Bicyclists urged to ‘walk your wheels’ on campus


An ISU student heads home on her bike after a meeting in Kildee Hall. The Ames Bicycle Coalition is celebrating Bike to Work Week from May 11 to 15, and Friday is Bike to Work Day.

Alex Cory

With a crowded campus filled to the brim with both pedestrians and bicyclists on the go, it can be hard for everybody to share the available space. Fortunately, there are steps both bicyclists and pedestrians can take to stay safe on campus.

To help avoid any potential collisions, Iowa State Student Government is pushing for cyclists to not ride their bikes on sidewalks.

“We are trying to encourage students to ride their bikes on the road,” said Dan Breitbarth, Student Government president.

Breitbarth said the biggest thing he would urge bicyclist to do is to “ride your bikes anywhere but on the sidewalks.”

While keeping bicycles off of sidewalks is hard to enforce, Breitbarth said he hopes students will spread the initiative through word of mouth, which, to him, is the best form of public relations there is.

Student Government even created a YouTube video for ISU students called “Walk your Wheels” that encourages students to do just that.

Breitbarth said that since bicyclists have more flexibility than a walking pedestrian, they can use it to make themselves safer on the road by taking their time, letting people cross the street or controlling their speed.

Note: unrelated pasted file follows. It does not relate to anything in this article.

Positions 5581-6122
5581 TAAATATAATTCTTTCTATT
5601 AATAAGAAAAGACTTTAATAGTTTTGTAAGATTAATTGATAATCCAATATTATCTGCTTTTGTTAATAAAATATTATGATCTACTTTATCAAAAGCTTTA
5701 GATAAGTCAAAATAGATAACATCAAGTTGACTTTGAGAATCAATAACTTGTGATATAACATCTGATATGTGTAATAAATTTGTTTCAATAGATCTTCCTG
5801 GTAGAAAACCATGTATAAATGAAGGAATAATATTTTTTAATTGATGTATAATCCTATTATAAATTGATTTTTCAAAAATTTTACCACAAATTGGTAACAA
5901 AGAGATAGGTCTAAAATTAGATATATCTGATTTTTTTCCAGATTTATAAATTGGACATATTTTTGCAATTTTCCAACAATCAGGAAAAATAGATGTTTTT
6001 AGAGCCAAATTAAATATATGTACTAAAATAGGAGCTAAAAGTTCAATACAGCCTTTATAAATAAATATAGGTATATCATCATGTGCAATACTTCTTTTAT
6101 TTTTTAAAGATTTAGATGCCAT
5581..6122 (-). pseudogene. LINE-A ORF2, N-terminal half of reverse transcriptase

Breitbarth also said that just being aware could also help walking pedestrians stay safer on campus.

“Just like their parents told them, look both ways before crossing the street,” Breitbarth said.

Edward Pszczolkowski, sophomore in mechanical engineering, often rides his bicycle on campus and approves of keeping bicycles off sidewalks.

“I think it’s fantastic, sidewalks are for pedestrians,” Pszczolkowski said in response to the initiative.

He said that he hates seeing people go through stop signs and shared what he does to stay safe on his bike, including yielding to any pedestrians, always wearing a helmet and using hand signals.

Clark Ashland, freshman in pre-business, also approves of keeping bicycles off sidewalks.

“I never hear them coming up from behind,” he said. “I think it would be a lot better if they stayed on the roads, especially.”

Ashland also does what he can to avoid bicycle collisions, he said.

“If I hear them or see them coming, I get out of the way and onto the grass,” Ashland said.